Saturday, April 22, 2017

Sunk Cost Fallacy in software development

I am working on a project having to do with government certification. One of their requirements is very odd, so we've had to put time an effort into doing design and research into how we could best meet the odd requirement. Given that this is for a government certification, the requirement is set in stone (or so we thought...!). We thought we simply misunderstood their requirement, and so we figured out two design alternatives - one that was simple based on what we thought they meant, and the other based on if they truly required this weird thing.

We got clarification and they truly required the weird thing. We accepted this, and spent 2 weeks on the design / proof of concept work that takes place before actual coding. That included review meetings with the top dogs in the company. So alot of time and effort was put into this design. 

The design was approved and the stars were aligning, code was about to be slapped into an IDE. But then at the last minute the government changed their requirement (weird, that never happens in software development!). They gave us a choice - we could do the weird requirement or the smart requirement, and we'd just need to tell them what way we chose. 

So now we're at a fork in the road:
  • Go ahead with the coding on the already-completed design, even though the road ahead was a long nasty one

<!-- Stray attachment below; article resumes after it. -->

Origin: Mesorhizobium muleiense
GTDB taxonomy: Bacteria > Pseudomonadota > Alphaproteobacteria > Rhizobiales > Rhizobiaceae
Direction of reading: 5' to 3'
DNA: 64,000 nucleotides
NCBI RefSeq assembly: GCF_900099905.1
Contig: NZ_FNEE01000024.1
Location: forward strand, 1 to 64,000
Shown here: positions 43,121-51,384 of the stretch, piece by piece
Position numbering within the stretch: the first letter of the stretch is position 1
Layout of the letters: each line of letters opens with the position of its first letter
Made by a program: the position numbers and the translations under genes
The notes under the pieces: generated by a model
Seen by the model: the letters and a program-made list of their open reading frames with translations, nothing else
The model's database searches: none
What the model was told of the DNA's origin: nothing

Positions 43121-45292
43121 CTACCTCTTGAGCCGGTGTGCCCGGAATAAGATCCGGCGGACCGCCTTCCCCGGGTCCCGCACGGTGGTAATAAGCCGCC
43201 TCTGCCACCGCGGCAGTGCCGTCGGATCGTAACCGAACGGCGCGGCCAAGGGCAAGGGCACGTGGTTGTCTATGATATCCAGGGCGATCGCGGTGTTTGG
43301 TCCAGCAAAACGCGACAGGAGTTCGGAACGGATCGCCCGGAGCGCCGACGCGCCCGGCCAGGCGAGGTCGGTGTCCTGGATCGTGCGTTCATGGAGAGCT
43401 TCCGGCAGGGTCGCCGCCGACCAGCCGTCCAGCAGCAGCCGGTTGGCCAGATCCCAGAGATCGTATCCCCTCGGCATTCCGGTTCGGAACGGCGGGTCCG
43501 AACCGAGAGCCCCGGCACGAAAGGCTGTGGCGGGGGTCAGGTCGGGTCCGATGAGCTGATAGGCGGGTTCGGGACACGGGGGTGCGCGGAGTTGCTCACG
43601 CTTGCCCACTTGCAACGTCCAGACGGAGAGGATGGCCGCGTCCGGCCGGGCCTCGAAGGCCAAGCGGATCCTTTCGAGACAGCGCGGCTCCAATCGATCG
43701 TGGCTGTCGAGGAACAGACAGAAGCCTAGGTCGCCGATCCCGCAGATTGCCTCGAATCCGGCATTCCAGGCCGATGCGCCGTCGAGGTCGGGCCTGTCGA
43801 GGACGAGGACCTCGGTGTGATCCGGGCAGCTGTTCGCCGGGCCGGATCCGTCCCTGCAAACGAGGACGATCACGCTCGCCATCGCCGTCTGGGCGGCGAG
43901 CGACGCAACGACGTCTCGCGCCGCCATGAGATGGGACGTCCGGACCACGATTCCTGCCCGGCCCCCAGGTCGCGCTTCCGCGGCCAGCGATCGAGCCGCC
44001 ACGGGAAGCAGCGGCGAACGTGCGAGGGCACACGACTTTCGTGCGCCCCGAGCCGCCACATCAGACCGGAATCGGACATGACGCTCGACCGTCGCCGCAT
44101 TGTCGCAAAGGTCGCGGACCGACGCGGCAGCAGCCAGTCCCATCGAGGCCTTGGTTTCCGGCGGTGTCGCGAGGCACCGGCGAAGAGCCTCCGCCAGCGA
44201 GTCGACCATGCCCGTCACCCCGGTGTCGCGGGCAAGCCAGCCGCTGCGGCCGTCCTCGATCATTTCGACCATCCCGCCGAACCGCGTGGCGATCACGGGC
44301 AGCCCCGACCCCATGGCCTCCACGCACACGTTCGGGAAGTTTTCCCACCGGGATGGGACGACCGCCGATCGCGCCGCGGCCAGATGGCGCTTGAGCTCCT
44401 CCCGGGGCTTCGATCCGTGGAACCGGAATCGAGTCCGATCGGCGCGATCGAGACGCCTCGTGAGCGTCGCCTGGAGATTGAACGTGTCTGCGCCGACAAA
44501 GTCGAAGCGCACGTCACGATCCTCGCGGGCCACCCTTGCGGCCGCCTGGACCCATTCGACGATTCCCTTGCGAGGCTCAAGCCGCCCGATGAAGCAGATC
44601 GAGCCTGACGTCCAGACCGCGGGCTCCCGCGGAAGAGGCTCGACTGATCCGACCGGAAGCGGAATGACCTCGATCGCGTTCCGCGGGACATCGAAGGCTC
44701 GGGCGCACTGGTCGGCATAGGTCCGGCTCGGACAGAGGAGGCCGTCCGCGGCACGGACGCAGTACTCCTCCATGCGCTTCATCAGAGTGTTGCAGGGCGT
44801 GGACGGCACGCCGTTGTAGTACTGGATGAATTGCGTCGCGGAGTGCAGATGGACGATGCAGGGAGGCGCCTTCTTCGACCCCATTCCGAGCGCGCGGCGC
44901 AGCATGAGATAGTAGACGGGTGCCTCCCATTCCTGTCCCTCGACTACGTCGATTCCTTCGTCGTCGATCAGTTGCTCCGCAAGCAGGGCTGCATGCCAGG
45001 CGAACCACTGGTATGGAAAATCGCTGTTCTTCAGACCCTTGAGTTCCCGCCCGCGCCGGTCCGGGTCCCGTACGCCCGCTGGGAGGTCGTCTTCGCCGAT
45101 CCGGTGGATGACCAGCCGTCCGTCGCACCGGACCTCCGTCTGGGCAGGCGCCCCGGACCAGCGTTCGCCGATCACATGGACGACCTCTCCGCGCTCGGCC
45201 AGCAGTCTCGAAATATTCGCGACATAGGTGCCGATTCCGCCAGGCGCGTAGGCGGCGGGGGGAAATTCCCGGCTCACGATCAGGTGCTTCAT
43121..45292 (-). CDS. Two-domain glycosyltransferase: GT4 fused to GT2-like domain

• Do the simple design approach, taking a day or two to go through the approval process again, and then proceed with the very simple coding

You'd think the obvious choice would be to do the simple design approach, but that's where the Sunk Cost Fallacy comes in. Time and energy was already spent on the first design, therefore we should continue to invest in this design! Nope. The time and energy spent on the WRONG design does not justify going forward with it. 

Sunk Cost Fallacy teaches us that the smart thing to do is cut our losses, and not be fooled into thinking that previous resources spent justifies continuing to throw resources at the wrong solution.

We did end up going with the simpler design, but that's because we were aware of the Sunk Cost trap, and were able to avoid it and make the wise decision.

Saturday, April 8, 2017

Operate on subsets of arrays using LINQ

LINQ Take() and Skip() make it easy to operate on subsets of an array, or any IEnumerable.

Sample problem: I want to know if a number is a contiguous sequence of digits in ascending order

Sample solution using Skip() and Take()
private static bool isAsc(int tester)
          char[] asc = tester.ToString().Replace("0", ":").ToCharArray();
           char prev = asc[0];
           foreach(char c in asc.Skip(1))
             if(prev != c)
              return false;
           return true;

if i didn't have Skip() available i would have written that like this:
for(int i = 1; i < asc.Length; i++)

Now, what if I wanted to find out if a subset had the property? Let's say, I want to know if the 2nd-5th digits have the property. In this case i would use Skip() + Take()

private static bool isAsc(int tester)
          char[] asc = tester.ToString().Replace("0", ":").ToCharArray();
           char prev = asc[0];
           foreach(char c in asc.Skip(1).Take(3))
             if(prev != c)
              return false;